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Buying an Airplane: Ownership Options

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The cost of aircraft ownership is high, especially for the typical general aviation pilot. There are ways to reduce the financial burden of buying an airplane, though, such as entering into an agreement with others to share the cost. There are different ways this type of deal can play out, including co-ownership agreements, partnerships, cooperative and fractional ownership. Here are the pros and cons of the common types of aircraft ownership situations.

1. Co-Ownership

The simplest agreement of them all, co-ownership is as straightforward as owning an airplane along with someone else. The total cost is divided among the total number of co-owners, and each person is responsible for their share of the cost, including operating and maintenance costs.

In a co-ownership situation, each owner is listed as an owner on the bill of sale and aircraft registration certificate.

  • Pros: Informal and simple. There is no need to go through a manager to use the airplane, and usually less restrictive, depending on the type of agreement.
  • Cons: In co-ownership situations, there can be disagreements among owners with no leadership authority to make decisions. This can lead to animosity between owners. Depending on the written agreement, owners in a co-ownership situation may run into scheduling conflicts, maintenance disagreements and financial disputes. Complications can also arise when someone wants to sell their share of the aircraft or if one owner decides not to pay their share.

Many people have entered into and survived co-ownership agreements with much success; others have failed and felt cheated. While co-ownership can save each owner a lot of money, it can also be a challenge to manage without a designated manager. Nevertheless, it’s the simplest way to go for casual pilots who would like to reduce the cost of aircraft ownership.

2. Partnership

A partnership is similar to a co-ownership situation, but is actually a business formed with the intention of creating a profit. Partnerships occur among flight instructors, flying clubs and other commercial endeavors.

  • Pros: Having multiple owners, or partners, means lower costs and increased profits for businesses.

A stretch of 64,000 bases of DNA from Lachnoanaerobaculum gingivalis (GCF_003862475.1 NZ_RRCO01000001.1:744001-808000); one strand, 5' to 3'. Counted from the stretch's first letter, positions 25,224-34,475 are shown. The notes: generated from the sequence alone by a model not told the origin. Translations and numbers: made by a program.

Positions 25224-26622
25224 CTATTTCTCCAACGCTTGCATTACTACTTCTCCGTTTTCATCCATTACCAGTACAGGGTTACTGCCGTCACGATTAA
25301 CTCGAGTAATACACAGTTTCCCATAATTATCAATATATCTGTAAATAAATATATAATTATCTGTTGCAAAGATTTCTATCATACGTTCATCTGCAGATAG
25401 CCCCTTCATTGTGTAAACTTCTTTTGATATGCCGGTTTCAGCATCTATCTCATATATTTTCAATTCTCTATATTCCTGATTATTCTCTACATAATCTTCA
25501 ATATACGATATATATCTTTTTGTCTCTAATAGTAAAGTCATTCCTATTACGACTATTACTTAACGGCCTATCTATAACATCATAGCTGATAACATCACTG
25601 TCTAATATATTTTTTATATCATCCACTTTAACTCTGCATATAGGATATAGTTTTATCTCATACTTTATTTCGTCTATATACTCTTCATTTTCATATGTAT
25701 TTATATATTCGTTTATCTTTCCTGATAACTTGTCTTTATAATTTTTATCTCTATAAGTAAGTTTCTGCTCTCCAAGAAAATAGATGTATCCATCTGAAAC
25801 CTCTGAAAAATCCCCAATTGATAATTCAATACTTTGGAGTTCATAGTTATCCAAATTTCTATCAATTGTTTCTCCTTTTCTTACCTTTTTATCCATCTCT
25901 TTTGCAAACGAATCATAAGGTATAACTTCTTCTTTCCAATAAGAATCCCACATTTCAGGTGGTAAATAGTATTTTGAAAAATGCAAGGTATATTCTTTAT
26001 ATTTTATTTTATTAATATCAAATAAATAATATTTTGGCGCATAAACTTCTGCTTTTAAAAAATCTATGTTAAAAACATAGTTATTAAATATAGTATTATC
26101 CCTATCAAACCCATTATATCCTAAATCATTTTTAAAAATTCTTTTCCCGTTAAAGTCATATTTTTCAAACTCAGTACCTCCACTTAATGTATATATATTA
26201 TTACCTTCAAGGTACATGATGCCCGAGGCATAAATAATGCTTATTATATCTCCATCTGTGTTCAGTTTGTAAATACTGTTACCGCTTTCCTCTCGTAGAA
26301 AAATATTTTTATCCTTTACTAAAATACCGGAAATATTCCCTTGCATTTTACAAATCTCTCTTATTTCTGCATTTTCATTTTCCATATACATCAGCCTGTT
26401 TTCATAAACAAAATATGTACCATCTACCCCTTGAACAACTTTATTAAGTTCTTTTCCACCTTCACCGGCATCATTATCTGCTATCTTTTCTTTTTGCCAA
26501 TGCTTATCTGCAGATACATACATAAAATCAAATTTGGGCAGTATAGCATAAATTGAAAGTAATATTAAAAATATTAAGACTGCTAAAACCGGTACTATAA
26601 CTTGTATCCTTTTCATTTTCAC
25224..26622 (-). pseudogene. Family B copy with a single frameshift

• Cons: In a partnership, each person is legally liable for the actions of others, making this a riskier venture than a co-ownership.

3. Cooperative Ownership

A newer type of aircraft ownership category, a cooperative ownership agreement operates more like a time-share or condo investment. A cooperative owner buys the airplane and sells shares to one or more people. The burden of ownership lies with the single owner, who manages everything about the aircraft- hangar rental, insurance, maintenance compliance – and pays for all of it. The members pay a monthly fee to on top of an initial investment, and then just show up and fly.

  • Pros: Cooperative members get a responsibility-free ownership experience. There are few scheduling conflicts, and they don’t have to worry about insurance, maintenance or any other costs besides their monthly fee, which is more than a co-ownership but less than a fractional ownership. The aircraft is managed by one person, eliminating the disputes that can be involved with co-ownership. The hourly operating rate is typically much lower than outside of a cooperative agreement.
  • Cons: Cooperative members pay a fee for the management of the aircraft, and share the aircraft with up to four people. The aircraft cooperative manager has the final say in all decisions. If a member disagrees with him, the owner’s opinion trumps the member’s.

For an example of how a cooperative ownership works, check out Plane & Pilot.

4. Fractional Ownership

Fractional ownership is one of the oldest methods of sharing aircraft ownership, and is used commonly in the corporate environment and involving jet aircraft. Fractional ownership is basically a partnership with multiple buyers at the corporate level. Fractional ownership situations include an aircraft manager and management plan, and often the buyers enter into agreements for 1/6 or 1/8th of the aircraft.

  • Pros: Jet aircraft are much cheaper when divided up into four, six or eight shares. Scheduling conflicts are rare, as most buyers enter into an interchange agreement that allows the manager to substitute a different aircraft for the buyer’s own aircraft, allowing the buyer to fly almost anytime they need to. The management company provides a flight crew, fuel, maintenance and insurance.
  • Cons: Fractional deals can become quite costly with the management obtaining a significant amount of money out of the deal in exchange for their management efforts.

More information on fractional ownership can be found at NBAA.

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